• Broken Arrow officials have not announced that public money would be spent on Bass Pro. The May 11 $53 million bond vote was promoted with the slogan, “Build a Better Broken Arrow Without Raising Your Taxes!,” according to campaign literature from the Build a Better BA Committee, Russell Peterson, chairman. The passage of the bond proposals would not raise city property taxes, as other existing bonds are being retired. This is the first city bond election since the year 2000, when a $27 million package was approved by voters. If the issue failed, taxes in Broken Arrow would automatically go down.

Sunday morning, the Broken Arrow Daily Ledger added to the story, with its front page headline, "City involved in loan for Bass Pro." The City of Broken Arrow made a late Friday announcement -- that's when you release news you hope will be ignored. It was also conveniently released after Broken Arrow's bond issue election last Tuesday:

Details lacking in the initial announcement by the City of Broken Arrow that Bass Pro Shops would be locating here are now being made known.

The city announced late Friday, through a press release, that Bass Pro Shops' Outdoor World will be constructed on 19.15 acres donated to the City by developer Phil Roland. The store will be the anchor tenant for Roland's Stone Wood Hills, a combination residential/business development.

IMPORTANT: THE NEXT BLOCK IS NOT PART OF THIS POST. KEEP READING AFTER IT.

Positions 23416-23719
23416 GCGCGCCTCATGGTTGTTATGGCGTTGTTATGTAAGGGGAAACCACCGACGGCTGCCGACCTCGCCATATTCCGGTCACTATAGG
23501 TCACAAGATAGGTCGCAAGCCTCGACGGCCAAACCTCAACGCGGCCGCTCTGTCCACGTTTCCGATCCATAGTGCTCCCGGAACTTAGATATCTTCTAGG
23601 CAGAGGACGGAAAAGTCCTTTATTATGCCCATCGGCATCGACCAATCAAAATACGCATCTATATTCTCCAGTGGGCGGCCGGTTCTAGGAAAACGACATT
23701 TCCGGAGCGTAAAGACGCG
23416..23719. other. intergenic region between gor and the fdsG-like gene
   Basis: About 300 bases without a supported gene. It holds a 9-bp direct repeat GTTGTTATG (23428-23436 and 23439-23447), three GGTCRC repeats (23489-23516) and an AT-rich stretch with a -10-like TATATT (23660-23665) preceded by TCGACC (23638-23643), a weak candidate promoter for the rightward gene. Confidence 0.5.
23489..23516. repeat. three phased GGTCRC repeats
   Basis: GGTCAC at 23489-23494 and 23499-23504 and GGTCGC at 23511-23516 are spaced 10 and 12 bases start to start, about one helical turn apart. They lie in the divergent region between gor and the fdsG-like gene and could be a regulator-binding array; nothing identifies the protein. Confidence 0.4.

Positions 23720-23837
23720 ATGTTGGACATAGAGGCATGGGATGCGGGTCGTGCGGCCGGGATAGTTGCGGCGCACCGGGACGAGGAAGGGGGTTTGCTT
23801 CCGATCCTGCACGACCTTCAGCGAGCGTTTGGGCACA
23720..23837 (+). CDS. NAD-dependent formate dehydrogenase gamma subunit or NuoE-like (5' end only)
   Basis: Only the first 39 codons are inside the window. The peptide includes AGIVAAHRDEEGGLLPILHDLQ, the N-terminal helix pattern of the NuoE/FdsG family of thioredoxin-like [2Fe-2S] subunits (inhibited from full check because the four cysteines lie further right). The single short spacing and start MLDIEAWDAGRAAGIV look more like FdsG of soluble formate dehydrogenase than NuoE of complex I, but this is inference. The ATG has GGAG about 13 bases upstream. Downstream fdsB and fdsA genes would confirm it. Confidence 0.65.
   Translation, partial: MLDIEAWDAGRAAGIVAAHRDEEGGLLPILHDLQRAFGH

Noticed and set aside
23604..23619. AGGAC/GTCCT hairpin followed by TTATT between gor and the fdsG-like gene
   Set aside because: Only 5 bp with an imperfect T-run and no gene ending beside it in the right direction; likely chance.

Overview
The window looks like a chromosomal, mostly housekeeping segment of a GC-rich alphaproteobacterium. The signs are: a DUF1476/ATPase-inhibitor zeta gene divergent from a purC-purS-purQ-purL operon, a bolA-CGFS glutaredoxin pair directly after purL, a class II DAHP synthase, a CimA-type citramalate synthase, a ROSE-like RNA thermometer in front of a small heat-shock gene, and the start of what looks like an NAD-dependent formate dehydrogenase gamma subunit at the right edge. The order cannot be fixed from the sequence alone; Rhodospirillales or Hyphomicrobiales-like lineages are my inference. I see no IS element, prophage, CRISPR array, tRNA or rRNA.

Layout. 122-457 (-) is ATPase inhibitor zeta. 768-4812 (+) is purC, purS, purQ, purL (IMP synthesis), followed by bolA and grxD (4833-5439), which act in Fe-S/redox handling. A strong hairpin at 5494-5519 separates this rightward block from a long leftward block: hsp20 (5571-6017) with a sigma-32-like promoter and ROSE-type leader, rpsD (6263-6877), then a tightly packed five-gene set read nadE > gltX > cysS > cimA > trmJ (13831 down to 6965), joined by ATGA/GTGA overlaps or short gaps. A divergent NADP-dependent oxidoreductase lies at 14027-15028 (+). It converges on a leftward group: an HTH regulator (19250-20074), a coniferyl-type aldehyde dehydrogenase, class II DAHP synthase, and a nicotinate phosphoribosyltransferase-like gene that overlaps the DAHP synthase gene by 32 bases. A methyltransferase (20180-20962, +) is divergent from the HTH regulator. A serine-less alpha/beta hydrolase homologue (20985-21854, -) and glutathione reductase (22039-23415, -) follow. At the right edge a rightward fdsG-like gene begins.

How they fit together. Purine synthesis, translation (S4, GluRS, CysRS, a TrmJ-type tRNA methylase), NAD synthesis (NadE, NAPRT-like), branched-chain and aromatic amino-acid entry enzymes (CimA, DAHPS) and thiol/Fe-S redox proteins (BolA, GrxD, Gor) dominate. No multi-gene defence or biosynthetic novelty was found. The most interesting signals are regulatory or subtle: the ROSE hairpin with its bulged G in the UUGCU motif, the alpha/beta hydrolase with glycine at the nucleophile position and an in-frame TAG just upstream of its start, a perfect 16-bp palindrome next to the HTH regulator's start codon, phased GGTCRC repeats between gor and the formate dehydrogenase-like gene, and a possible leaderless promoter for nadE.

"While initially it was thought that the City would not be involved with any loan to Stone Wood Hills to construct the store, the City has since learned that construction can only proceed with the City's involvement because the City will own the 19.15 acres upon which the store will be built," Friday's press release states. City Council will review Stone Wood Hill's donation of land and the funding of this project at its Monday meeting.

A single paragraph in Friday's press release dealt with the city's financial involvement in bringing Bass Pro Shos to Broken Arrow. City officials said when they announced March 18 bass Pro Shops would be locating in Broken Arrow, that no incentives had been offered.

However, Friday's releae states, "... such incentives were part of the City's role in bringing the store to Broken Arrow."

Friday's release also states details of the city's involvement were not available at the time of the public announcement, but does not explain why they were not available.

The remaining eight paragraphs of Friday's release described the benefits the city, businesses and residents can expect from landing the popular retailer, already quoted in earlier articles.

The Daily Ledger doesn't exactly connect the dots, but the next story down on the front page says that BA's budget will be up 26% over last year for a total of $127,361,979 -- that's 1/4 of the City of Tulsa's annual budget. What's in the increase?

Acting City Manager Gary Blackford noted, "The primary reason for the increase is because this budget includes issues related to Bass Pro in the amount of $12,900,000, an increase in various capital project funds related to bond issues approved previously, an increase in the transfer to the general fund and the requirement to include group health and life insurance ($4.3 million) which has not been required in the past."